To test the effect of the overtime golden goal rule on the likelihood of ties
including overtime, I re-coded the tie variable to be 1 for the overtime
era games only if that game ended overtime in a tie. That is, if a game
ended with a golden goal, I did not count it as a tie. Of course I
could not recode the shootout games in a similar manner since all
shootouts ended with a winner. After presenting this research at the NAASE conference, I realized that I should have just left out the shootout games but for
now I leave the results estimated as is.

The estimates in the first column suggest that when not counting games ending in golden goal overtime as tied, the overtime era actually decreased the likelihood of ties by almost 10%! Since we did not pick up a significant effect in regulation, this means that all the decrease in ties were due to super exciting (or heartbreaking depending on your loyalties) golden goals scored in overtime. Clearly, the policy worked as planned. Whether or not the fans beyond myself preferred games to be ended this way remains to be tested.

## Wednesday, August 24, 2016

### Quick Thoughts on MLS Attendance

Today I saw a tweet from @TotalMLS showing the average attendance of MLS in 2016 thus far. Along with other twittazens, I wondered what the rankings would look like in terms of population and stadium capacity. I recreated the histogram using Excel below for comparison. I would like to note that every time I have to use Excel or Word I die a little on the inside so I hope someone finds this useful.

The usual comments and questions that come up after seeing attendance numbers are things like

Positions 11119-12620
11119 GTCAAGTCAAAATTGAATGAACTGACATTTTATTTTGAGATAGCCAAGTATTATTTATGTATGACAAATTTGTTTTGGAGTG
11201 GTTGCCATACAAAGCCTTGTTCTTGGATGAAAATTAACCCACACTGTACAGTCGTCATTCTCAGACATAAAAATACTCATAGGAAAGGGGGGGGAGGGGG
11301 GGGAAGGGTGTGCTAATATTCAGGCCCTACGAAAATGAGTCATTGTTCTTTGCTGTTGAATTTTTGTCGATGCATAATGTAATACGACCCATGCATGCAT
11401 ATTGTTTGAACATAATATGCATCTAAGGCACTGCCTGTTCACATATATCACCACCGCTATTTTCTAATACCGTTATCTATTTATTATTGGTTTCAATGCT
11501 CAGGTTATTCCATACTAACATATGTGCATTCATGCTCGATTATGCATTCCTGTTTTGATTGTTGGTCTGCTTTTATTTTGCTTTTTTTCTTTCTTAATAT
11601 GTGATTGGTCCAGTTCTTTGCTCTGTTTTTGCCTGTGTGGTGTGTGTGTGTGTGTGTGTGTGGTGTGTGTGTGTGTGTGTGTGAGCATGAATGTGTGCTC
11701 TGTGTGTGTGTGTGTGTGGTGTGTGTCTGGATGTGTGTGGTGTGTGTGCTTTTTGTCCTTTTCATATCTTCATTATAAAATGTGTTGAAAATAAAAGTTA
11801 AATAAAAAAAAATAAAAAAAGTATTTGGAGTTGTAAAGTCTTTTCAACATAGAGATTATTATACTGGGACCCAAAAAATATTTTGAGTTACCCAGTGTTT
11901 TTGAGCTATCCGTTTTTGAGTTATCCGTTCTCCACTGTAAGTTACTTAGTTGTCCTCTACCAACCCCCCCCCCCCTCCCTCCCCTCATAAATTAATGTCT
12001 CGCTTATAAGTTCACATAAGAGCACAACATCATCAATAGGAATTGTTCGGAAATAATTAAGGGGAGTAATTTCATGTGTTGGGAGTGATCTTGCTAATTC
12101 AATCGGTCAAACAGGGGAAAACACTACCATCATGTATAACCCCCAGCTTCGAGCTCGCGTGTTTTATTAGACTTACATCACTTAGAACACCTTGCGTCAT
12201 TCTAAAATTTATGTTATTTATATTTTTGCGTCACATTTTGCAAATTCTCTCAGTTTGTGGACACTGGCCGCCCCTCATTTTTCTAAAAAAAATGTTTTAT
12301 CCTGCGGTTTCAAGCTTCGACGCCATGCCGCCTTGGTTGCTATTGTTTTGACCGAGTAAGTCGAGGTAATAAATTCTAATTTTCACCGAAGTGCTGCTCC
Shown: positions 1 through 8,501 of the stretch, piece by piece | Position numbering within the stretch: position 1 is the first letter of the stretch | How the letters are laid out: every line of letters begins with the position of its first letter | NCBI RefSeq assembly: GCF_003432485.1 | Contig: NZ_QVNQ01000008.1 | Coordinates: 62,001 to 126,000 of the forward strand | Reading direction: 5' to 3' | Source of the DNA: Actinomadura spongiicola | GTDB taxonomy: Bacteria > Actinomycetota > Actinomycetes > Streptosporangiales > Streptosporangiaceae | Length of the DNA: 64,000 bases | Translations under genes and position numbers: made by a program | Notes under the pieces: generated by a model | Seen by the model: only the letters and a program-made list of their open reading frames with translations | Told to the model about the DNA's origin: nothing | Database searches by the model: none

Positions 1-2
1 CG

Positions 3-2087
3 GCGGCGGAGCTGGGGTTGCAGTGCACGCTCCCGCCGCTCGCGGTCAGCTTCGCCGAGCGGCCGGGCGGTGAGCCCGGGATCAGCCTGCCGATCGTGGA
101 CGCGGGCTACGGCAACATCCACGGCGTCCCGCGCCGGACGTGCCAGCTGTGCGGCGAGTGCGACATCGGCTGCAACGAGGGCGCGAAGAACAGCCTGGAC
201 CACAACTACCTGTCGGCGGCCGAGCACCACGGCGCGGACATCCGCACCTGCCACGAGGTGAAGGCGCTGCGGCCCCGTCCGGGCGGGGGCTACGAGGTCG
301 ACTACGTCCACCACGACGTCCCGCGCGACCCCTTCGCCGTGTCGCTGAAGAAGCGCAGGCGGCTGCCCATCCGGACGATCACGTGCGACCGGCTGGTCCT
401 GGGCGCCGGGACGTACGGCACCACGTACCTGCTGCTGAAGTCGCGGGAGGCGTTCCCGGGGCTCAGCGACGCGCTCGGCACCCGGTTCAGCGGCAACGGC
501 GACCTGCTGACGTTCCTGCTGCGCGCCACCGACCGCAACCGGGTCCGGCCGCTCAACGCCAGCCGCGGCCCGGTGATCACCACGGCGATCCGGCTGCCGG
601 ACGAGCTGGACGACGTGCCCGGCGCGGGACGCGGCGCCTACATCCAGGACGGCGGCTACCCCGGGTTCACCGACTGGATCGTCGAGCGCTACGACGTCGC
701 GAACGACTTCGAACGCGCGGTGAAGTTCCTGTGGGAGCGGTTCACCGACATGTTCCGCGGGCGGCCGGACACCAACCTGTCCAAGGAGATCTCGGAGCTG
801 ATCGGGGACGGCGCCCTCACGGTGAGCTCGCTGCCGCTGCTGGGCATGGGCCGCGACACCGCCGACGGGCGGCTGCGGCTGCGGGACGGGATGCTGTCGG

- Seattle invented attendance! Let our capo come to your town and show you how to do it.

- Why is team X so terrible and why doesn't the league move team X to my city Y?

- Of course your big city team has great attendance; you have a billion people.

- My stadium doesn't even hold that many people.

- The poor attendance is because the stadium is far from the city.

While I refuse to even acknowledge the first two points, the last three we can at least start to investigate. Below is the average attendance numbers expressed as a percent of each team's stadium capacity. I see this as a short-run test of the front office's ability since they are at least temporarily stuck with their capacity.

Kudos to San Jose, Sporting Kansas City, and Montreal, who are defying reality and filling up their stadium beyond capacity. Having never visited these stadiums, my guess is this means they sold all their seats and had "standing room only" type tickets as well. Portland is hitting 100%, which may not be surprising since the stadium has, as far as I know, the best atmosphere in MLS. It is a little surprising, however, since I was at the inaugural game this season and noticed empty seats. Maybe some fans were walking around. Maybe teams are back to reporting tickets distributed and not butts in seats. Who knows?